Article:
When a fire occurs in your cotton picker, follow the recommended procedure for safe dismounting and inspection. Stop the engine, put the transmission in park and set the brakes, remove the Type ABC fire extinguisher mounted in the engine compartment, exit the cab, and inspect for signs of fire. Be sure to look for fire in the duct area, baskets, module chambers, surge hopper, and tops of row units.

Performing routine maintenance on your cotton picker can save you from expensive repairs and extend the life of the equipment. It’s important to follow the manufacturer’s recommendations and procedures for cleaning your equipment and be sure to use personal protective gear like gloves, eyewear, long pants, long-sleeve shirts, boots, earplugs, and dust masks.

3. Electrical Issues

When a cotton picker isn’t properly maintained, it can develop problems that will cause fires. A fire in a cotton picker is not only a major safety hazard for your machine operators but can also destroy the entire machine and fields. This is why following the recommended maintenance procedures for your make and model of the cotton picker is important. Doing a thorough cleaning and inspection each night or morning will ensure better performance and less potential for fire throughout the day.

When the picker isn’t cleaned thoroughly, accumulated dust and dirt can block the airflow. This can lead to overamping, which is when the electrical components draw too much current. Overamping can damage components and shorten their life expectancy.

Other common electrical issues include faulty wiring, fuses that blow frequently, and short circuits. Electrical problems can lead to fires in a cotton picker, which can destroy the entire machine. To avoid these problems, it’s important to check the system for overamping and short circuits on a regular basis.

Another common electrical issue is an overcharged battery, which can damage the electronics of a cotton picker. If you notice that your battery is overcharged, it’s important to charge it immediately to prevent any damage.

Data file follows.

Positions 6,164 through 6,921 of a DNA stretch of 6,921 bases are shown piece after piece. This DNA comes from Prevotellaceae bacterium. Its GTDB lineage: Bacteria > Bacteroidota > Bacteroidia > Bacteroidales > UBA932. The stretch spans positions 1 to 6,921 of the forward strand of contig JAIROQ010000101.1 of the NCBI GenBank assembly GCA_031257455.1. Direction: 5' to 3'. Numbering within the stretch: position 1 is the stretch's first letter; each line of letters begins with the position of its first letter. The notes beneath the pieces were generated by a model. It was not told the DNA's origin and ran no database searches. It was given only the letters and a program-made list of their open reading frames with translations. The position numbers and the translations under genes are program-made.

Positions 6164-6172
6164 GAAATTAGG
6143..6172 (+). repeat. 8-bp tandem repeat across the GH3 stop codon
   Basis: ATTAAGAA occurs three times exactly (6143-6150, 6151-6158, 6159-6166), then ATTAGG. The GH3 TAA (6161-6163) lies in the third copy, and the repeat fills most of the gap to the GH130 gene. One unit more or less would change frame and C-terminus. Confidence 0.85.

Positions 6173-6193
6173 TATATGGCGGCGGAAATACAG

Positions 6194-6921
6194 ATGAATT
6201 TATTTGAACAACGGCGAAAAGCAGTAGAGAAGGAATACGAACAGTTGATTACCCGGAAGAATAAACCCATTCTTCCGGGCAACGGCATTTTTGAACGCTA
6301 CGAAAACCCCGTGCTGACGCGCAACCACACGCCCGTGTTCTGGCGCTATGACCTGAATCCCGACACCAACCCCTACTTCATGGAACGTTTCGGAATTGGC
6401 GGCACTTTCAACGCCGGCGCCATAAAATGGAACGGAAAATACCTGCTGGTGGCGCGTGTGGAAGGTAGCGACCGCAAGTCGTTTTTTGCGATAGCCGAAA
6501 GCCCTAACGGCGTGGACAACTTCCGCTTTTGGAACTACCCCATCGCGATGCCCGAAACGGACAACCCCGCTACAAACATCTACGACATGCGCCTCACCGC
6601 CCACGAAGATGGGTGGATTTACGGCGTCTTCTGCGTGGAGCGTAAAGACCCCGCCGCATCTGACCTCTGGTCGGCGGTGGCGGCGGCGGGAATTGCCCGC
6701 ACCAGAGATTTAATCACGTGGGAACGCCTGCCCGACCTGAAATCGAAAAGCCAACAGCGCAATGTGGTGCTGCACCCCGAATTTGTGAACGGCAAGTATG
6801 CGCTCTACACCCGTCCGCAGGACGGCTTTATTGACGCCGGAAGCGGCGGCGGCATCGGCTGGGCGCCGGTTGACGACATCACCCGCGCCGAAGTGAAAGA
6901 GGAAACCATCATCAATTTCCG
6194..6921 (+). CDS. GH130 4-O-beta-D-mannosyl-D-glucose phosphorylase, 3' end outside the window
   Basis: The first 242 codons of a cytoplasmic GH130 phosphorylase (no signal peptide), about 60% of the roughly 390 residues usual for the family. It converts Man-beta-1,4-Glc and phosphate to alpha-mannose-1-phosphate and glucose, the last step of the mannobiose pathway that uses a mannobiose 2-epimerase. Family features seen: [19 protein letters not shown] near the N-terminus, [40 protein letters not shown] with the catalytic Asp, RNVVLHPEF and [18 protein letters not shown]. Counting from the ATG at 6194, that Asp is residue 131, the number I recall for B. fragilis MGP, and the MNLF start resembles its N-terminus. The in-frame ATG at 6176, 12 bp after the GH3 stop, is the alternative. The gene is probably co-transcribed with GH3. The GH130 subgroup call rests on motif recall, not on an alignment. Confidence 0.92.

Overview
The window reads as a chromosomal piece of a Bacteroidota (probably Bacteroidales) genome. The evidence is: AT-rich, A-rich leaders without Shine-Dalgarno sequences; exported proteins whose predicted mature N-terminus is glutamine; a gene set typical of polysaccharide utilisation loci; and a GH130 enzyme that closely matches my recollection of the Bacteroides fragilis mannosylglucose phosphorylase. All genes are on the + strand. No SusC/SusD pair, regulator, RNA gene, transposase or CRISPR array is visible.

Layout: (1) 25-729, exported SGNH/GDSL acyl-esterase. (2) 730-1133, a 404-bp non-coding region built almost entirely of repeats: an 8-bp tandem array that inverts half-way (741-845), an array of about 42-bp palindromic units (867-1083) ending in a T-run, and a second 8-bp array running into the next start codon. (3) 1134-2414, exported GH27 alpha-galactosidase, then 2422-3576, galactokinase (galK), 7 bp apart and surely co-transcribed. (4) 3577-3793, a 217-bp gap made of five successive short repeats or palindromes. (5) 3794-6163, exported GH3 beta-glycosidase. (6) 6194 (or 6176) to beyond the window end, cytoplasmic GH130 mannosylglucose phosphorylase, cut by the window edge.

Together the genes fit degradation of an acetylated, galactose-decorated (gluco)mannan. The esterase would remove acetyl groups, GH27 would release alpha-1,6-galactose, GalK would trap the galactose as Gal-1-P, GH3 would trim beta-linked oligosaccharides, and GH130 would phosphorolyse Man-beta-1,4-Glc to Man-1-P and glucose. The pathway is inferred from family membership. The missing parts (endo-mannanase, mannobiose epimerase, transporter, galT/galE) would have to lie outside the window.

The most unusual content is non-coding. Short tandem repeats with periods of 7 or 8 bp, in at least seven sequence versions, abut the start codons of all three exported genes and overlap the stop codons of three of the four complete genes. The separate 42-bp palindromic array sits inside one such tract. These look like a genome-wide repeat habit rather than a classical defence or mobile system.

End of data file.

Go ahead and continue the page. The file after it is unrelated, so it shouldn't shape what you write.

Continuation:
An overcharged battery can also lead to a voltage surge. This is when the current passes through a wire that isn’t connected to the main system. The high voltage can cause the wires to heat up, which can lead to a fire. To avoid this, it’s essential to have a Residual Current Circuit Breaker (RCCB) installed on your cotton picker.

Keeping the picker in good condition will help to extend its life expectancy. It’s important to clean the picker each night or morning before greasing, adding fluids, and inspecting and repairing it. It’s best to thoroughly clean the chassis before moving on to the module chambers, picker baskets, and surge hopper. It’s also important to raise handrails when climbing on the top of a picker and to be careful when using ladders.

4. Miscellaneous Issues

Many picker issues are caused by poor or no maintenance, which reduces picking efficiency. For example, the doffing area often needs cleaning to remove debris around the doffers and spindle moistener pads. It is also important to remember that weather and soil conditions can dramatically decrease picker performance. Therefore, monitoring relative humidity and soil moisture levels closely throughout the harvest season is important.

Inspect all components before and after each field day to ensure that they are in good working condition. This includes the doffing area, baskets, module chambers, and surge hoppers. A fire that begins in one of these areas can quickly spread, consuming the entire picker chassis. In addition, a fire that occurs near hydraulic or fuel lines can cause the lines and tanks to rupture, further accelerating the spread of the fire.

If a fire starts, the operator should immediately follow the firefighting procedures specified in the picker’s operator manual. After shutting off the engine, lowering the row units, and disengaging the power to the cabinets, the operator should evacuate the picker with as little time and debris as possible. It is critical to clear the area behind the machine, making sure to unload the baskets and modules. Additionally, the operator should make sure to remove the Type ABC fire extinguisher mounted in the engine compartment and take it with him or her for the remainder of the inspection. This helps prevent additional fires that could start in the cab.